I’ve been hearing a lot about Shiva lately, the Jewish tradition of sitting with the aggrieved for seven days following a loss. It’s a sacred time where friends and family bring food and love to the griever’s home just after the burial. They don’t work or bathe, cut their hair, wear leather shoes (they’re considered too fancy) or engage in intercourse. Instead they sit, tell stories of the deceased person’s life, and receive space to cry. What a wonderful time it must be! Friends and family, rest and openly acknowledging the pain and finality of death.
Following this exquisite week begins thirty days, Sheloshim, of moderate mourning. There’s praying of the Kaddish (the prayer for the dead) then, one full year to the day after the death, there’s a visit to the gravesite. In other words, Jews don’t rush the drive down life’s most painful highway; they take their time, travel the slow lane, accelerate and allow lane changes. Wow, right? Just wow.
As far as I know, Black people, Black Christians, my beautiful, imperfect people, have no such ritual. Yes, there is a Homegoing Service, then a 40-cars-long caravan to the gravesite and maybe even an eloquent release of white doves; then a repast with gobs of oily, succulent food then………………………………..(crickets)
Followed by……………………………………………………………..(more crickets)
Then after that…………………………………………………………(a cricket reunion)
See those blanks? I wish I could fill them in with more than crickets. I wish to God I could write: then the food is put away and mourners gather for one month, each Tuesday, to cry and talk, eat ice cream sandwiches and mourn Aunt Betty, together.
I’d be happy to even write: ….then there is much hand holding and hugs and teeth gnashing as each day for two weeks, following the funeral, guests stop by the house to sit in silence, watch Jeopardy, and share physical expressions of care and support.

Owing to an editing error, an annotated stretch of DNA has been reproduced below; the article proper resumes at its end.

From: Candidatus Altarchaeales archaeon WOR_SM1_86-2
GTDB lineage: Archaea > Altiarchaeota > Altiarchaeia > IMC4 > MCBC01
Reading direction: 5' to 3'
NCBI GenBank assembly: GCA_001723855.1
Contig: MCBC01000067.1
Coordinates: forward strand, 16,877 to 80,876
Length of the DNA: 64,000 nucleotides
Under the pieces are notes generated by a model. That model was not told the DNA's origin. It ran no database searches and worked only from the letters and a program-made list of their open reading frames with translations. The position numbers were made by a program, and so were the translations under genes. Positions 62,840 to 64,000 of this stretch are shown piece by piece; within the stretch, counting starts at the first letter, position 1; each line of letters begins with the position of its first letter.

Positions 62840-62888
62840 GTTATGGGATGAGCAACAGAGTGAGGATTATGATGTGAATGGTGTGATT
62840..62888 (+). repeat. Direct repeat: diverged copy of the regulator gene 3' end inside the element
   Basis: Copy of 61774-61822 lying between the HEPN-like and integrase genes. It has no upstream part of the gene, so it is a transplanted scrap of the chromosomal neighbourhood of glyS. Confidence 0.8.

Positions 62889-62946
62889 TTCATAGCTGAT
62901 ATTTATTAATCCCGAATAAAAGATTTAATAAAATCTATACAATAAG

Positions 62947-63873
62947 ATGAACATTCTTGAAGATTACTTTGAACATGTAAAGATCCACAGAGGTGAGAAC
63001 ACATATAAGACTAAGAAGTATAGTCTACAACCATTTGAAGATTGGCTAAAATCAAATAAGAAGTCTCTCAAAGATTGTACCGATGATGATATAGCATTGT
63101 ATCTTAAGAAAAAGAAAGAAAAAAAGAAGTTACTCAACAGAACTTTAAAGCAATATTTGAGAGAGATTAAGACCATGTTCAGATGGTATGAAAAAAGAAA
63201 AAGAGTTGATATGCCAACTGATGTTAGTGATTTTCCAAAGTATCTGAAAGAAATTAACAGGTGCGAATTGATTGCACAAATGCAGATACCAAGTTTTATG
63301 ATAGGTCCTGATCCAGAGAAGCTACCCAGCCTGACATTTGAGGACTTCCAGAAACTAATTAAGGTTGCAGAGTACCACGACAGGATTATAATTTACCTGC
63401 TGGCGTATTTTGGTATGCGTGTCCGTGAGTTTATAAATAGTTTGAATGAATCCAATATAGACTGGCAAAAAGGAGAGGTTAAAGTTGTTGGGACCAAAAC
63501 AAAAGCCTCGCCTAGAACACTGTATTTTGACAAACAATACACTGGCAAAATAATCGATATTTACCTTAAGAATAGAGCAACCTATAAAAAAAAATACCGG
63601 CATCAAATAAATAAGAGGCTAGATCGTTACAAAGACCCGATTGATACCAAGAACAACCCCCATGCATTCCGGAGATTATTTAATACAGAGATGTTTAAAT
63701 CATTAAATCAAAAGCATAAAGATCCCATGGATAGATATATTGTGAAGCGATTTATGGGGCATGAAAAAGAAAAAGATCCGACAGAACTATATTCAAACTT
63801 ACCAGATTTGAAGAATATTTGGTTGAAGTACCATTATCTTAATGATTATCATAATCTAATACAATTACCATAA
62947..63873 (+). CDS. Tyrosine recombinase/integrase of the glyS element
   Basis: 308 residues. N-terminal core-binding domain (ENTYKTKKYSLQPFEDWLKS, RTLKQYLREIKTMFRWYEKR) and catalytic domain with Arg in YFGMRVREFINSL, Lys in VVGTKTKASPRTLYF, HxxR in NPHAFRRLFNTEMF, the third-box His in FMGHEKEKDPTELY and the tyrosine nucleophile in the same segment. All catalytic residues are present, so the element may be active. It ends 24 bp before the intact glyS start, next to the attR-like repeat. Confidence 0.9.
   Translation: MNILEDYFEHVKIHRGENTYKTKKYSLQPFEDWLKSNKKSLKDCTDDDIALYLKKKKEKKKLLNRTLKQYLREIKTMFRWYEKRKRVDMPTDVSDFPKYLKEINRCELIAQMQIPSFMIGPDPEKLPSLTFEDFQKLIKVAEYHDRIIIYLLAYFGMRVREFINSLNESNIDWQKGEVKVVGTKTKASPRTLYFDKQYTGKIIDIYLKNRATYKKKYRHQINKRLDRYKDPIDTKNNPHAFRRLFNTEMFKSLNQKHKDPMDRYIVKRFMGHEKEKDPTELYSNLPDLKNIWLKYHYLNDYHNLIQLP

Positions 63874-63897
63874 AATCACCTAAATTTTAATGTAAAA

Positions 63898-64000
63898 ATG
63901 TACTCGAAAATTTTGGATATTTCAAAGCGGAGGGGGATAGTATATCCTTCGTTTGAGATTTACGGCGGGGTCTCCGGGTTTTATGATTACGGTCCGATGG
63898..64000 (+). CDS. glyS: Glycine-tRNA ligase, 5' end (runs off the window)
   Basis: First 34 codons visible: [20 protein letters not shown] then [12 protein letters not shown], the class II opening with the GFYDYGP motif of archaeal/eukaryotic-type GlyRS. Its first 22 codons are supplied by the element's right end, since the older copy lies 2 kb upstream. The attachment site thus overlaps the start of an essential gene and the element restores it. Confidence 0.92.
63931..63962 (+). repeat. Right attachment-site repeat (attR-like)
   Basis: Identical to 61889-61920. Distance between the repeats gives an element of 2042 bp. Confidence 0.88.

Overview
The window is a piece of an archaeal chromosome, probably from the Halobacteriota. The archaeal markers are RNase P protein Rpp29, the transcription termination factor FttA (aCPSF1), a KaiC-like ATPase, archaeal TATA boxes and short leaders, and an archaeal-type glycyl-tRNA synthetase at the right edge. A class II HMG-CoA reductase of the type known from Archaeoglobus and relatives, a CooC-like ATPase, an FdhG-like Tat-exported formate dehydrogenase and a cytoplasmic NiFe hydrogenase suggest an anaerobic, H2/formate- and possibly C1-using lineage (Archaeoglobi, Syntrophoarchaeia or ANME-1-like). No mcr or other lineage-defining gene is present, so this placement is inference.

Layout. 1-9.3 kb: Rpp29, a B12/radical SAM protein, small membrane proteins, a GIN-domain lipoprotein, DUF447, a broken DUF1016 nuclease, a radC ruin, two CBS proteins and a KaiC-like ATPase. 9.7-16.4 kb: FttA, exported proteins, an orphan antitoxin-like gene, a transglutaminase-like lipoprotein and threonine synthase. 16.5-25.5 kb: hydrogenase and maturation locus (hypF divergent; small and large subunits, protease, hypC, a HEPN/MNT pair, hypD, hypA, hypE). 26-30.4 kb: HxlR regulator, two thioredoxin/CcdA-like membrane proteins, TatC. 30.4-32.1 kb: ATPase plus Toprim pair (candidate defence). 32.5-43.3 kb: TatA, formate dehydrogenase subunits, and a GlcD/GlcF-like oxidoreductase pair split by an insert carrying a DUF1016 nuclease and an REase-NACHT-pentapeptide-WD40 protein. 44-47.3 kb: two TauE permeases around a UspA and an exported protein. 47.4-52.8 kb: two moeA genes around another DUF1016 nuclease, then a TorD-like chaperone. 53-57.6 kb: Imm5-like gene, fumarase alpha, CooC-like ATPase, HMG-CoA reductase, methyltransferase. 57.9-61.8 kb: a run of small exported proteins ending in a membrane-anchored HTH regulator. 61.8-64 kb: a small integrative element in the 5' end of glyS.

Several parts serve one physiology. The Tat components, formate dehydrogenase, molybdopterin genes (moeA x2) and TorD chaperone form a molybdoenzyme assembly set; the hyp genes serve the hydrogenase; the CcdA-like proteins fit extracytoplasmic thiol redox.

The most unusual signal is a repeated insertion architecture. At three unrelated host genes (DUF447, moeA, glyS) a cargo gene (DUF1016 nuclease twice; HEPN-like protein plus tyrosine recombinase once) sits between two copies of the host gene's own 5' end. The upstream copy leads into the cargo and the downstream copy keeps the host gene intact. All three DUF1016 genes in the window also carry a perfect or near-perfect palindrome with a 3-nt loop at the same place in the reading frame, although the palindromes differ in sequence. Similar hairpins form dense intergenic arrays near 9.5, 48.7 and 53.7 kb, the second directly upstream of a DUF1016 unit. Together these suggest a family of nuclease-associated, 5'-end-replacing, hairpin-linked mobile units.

What’s up my people? Why the cold air after we lose those we love? Sure, your family has a follow up pizza night after the repast and no doubt many folks probably have some after-death ritual unique to their clan, but what I’m saying is, why is there not a formal grief ritual observed by African Americans across the board, no matter where and how they live? Or maybe the question is, why is there no standard Christian ritual for mourners? Where is our Shiva? Our break from the world, a sort of timeout, so true healing can take place?
Yes, I know, we have jobs and work in the world. We don’t get breaks. Truth is, most of us are back to work before the body cools. Secretly, many of us believe we don’t have a right to grieve. Grieving is for the rich. Grieving is for our neighbor’s neighbor with the 401K and the husband who’s a dentist.
Let’s keep it really real: grieving is a luxury most of us cannot afford. And this costs us. I’ll bet there’s a survey somewhere (and if there isn’t, there ought to be) that shows employee performance and general health decline after the loss of someone we held in our hearts. Right now, as I type this, I notice that my hair has been shedding. Big time. I am certain this has something to do with my Mama-grief and yet I can’t take a week to sit on the veranda and massage my scalp or go the spa each day for a month or lie in bed resting and recuperating.
I have to carry on and so do you.
The seven days after Mother died I didn’t sit Shiva; I sat at my IKEA dining room table and wrote thank you notes; I called Grady Hospital to make sure they had sent all Mama’s bills; I sat in traffic taking my sons to school; I shopped for groceries and cooked each night; I went to work. I got back in the swing of things. That was all the sitting I did. I’ll do.
There’s a Jewish saying, Zichronam Livracha,which means “may their memory be for a blessing.”
To sit would be a blessing to those of us who must live on beyond the church service. We, ALL of us, deserve and need to receive the gifts of time, companionship and healing.
No matter which race we run.